One of my favorite parts of the theme park experience is seeing the Animatronic figures. I’ve been obsessed with them ever since I was a kid. I would want any animatronic-type of toy that I could get my hands on just to try and recreate the theme park experience in my home. Luckily for me, in the ‘90s there were a lot of these at-home options, including dancing Coca-Cola cans, singing flowers, holiday Motionettes and more. The ‘90s were a wonderfully weird time.
I believe that when most people think of Audio-Animatronics, they think of large, human-sized figures seen in many classic attractions. But today I want to write about some of my favorite small Animatronic figures. I’ve always found the small figures to be even more interesting, considering all of the mechanics need to fit inside of a tiny body or be cleverly hidden.
A good place to start would be the birds in Walt Disney’s Enchanted Tiki Room. The Walt Disney Archives gives credit to these figures as the first Audio-Animatronic figures created by Walt Disney Imagineering in 1963. These colorful birds are still chirping their tunes away in both coasts’ Disney Parks. It’s easy to add them to this list simply because of their historic significance, but I honestly do feel that they’re still one of the best. One detail I’ve always loved about them is the fact that they “breathe.” While the birds are singing, you can see their chest plates puff out. I love that this detail was considered going all the way back to the earliest Animatronic figures. They could have very easily overlooked this and made it “good enough” with simply the beaks and heads moving. But they went that extra step on the first try.
Another small figure that I love is the Sebastian Animatronic found in the Little Mermaid dark rides, specifically the ones that have animated eyes. This wasn’t the first time that projection was used inside of an Animatronic figure, but it is the smallest example I can think of. It’s impressive to think they figured out a way to fit the necessary rear projection equipment inside of that tiny crustacean body in order for Sebastian to blink and move his pupils.
Disney recognized how guests love Animatronic figures and mixed that with another favorite of guests, interacting with characters. This concept inspired Disney’s Living Character Initiative, which introduced us to interactive characters like Lucky the Dinosaur and the Muppet Mobile Lab. The smallest figure to come out of this initiative was Chef Remy from the movie “Ratatouille.” This tiny and interactive Animatronic figure could once be found in Chefs de France in Epcot. Although I never got to experience this one in person, he’s still one of the figures that pops into mind when thinking about cool Animatronics. This little rat was carted around the restaurant hidden under a cloche until it was time for his reveal to interact with diners.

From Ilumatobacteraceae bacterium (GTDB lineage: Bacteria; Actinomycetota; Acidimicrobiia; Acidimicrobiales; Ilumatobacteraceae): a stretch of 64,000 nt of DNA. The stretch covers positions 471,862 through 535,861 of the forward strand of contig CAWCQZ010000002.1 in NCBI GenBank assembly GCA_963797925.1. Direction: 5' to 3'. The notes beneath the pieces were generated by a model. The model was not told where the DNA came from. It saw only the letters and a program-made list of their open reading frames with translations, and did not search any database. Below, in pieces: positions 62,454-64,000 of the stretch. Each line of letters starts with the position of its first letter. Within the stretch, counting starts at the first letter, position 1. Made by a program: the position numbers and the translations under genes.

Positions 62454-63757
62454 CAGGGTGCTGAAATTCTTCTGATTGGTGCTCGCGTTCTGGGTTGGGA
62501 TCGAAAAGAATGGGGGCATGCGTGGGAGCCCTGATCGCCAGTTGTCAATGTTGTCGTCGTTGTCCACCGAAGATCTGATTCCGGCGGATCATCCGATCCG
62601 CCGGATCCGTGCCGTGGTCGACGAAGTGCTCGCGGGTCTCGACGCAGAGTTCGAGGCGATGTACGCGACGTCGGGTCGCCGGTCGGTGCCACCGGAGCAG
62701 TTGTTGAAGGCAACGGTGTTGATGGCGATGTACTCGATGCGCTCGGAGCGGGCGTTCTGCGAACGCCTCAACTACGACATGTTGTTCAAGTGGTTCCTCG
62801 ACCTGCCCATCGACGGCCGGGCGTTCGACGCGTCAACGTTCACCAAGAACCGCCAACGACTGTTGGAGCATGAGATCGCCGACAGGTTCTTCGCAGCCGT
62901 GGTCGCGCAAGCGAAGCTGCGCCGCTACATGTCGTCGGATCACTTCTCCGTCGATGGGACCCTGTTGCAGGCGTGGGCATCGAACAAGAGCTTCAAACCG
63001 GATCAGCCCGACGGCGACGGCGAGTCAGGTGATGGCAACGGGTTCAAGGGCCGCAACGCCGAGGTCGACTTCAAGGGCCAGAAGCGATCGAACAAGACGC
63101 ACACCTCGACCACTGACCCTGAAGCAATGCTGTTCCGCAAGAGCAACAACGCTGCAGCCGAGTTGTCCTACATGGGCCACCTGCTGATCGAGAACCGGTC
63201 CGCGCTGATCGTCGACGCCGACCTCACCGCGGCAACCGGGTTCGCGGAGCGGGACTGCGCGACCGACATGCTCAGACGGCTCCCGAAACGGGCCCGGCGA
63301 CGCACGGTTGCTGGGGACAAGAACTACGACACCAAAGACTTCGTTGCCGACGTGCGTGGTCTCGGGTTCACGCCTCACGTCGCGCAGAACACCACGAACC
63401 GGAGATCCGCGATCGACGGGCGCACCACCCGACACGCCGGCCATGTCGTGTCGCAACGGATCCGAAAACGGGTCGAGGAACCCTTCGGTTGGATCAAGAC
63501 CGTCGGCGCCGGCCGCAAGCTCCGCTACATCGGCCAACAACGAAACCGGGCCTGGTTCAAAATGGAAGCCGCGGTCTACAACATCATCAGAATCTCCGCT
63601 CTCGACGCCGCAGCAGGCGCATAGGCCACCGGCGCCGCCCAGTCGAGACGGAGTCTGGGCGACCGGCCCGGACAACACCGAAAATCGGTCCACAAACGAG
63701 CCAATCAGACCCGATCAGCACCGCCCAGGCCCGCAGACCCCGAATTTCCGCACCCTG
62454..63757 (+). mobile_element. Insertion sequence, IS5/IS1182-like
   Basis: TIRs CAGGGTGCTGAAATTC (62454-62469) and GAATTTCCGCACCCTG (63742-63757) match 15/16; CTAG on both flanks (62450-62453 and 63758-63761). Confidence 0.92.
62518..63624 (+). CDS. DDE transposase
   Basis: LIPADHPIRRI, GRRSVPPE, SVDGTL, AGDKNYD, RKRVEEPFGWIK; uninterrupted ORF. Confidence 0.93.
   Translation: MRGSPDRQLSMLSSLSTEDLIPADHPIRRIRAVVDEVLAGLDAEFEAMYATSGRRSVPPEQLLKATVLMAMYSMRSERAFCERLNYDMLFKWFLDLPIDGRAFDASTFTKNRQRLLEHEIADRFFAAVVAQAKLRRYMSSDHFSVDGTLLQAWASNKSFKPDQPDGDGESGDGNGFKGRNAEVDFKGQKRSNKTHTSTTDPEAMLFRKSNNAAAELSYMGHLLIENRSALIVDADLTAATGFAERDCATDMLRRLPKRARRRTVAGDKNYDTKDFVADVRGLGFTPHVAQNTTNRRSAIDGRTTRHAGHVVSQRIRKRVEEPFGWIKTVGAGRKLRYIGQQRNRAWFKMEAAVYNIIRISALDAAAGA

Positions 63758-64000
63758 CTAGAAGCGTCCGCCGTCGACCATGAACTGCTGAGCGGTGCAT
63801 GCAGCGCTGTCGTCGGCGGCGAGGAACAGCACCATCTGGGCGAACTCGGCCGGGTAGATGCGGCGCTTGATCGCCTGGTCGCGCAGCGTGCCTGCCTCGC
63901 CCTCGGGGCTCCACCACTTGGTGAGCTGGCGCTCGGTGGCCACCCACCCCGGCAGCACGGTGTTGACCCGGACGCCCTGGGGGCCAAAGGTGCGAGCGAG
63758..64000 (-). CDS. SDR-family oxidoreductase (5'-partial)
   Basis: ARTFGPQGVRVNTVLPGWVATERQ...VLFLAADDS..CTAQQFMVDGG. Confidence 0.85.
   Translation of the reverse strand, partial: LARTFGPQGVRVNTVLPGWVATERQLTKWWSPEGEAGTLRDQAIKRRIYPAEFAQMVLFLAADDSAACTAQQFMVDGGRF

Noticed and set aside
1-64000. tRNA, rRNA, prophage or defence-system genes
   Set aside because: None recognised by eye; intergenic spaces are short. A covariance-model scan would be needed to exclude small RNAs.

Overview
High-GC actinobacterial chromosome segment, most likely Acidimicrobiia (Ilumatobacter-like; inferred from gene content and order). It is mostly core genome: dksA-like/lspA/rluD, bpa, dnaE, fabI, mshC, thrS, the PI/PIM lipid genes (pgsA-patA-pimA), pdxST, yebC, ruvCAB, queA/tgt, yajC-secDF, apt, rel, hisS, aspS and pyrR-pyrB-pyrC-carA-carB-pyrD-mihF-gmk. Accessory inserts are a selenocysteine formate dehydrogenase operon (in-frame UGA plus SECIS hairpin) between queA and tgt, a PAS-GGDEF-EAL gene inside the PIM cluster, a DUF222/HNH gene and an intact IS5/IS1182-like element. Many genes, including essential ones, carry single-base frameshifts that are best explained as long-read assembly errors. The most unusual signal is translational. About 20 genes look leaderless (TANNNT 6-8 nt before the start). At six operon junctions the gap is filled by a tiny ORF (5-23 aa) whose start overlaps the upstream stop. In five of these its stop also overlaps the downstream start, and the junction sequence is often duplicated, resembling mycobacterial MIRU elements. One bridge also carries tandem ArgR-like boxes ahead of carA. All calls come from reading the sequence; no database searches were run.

One last figure I’d like to mention is the largest of all, but is still worth noting. The Lumiere Animatronic inside of Enchanted Tales with Belle does a great job bringing a lot of motion to the very slim figure. Through the use of interior projection and some very well-hidden puppetry rods, it looks as though the character from the movie is just as wiry and animated as we’ve always known. The result is an extremely convincing animated character brought to life.
These are some of my favorite small Animatronic characters, but now I want to read about yours. Leave a comment to let me know your favorites as well as some small characters you’d like to see brought to life that haven’t been just yet.
If you have any theme park topics you would like to hear my opinion on, let me know in the comments. You might just see it pop up in a future DePaoli on DeParks.
Jeff DePaoli is a producer and voiceover artist living in Los Angeles. He can be heard as the voice of Disney Trivia on Alexa as well as the host of “Dizney Coast to Coast,” the ultimate, unofficial Disney fan podcast. Get your FREE gifts of “America’s Hidden Mickeys,” “On the Rohde Again,” “Theme Park Comfort Kit” and more at DizneyCoastToCoast.com. DePaoli’s opinions are his own and do not necessarily represent Attractions Magazine.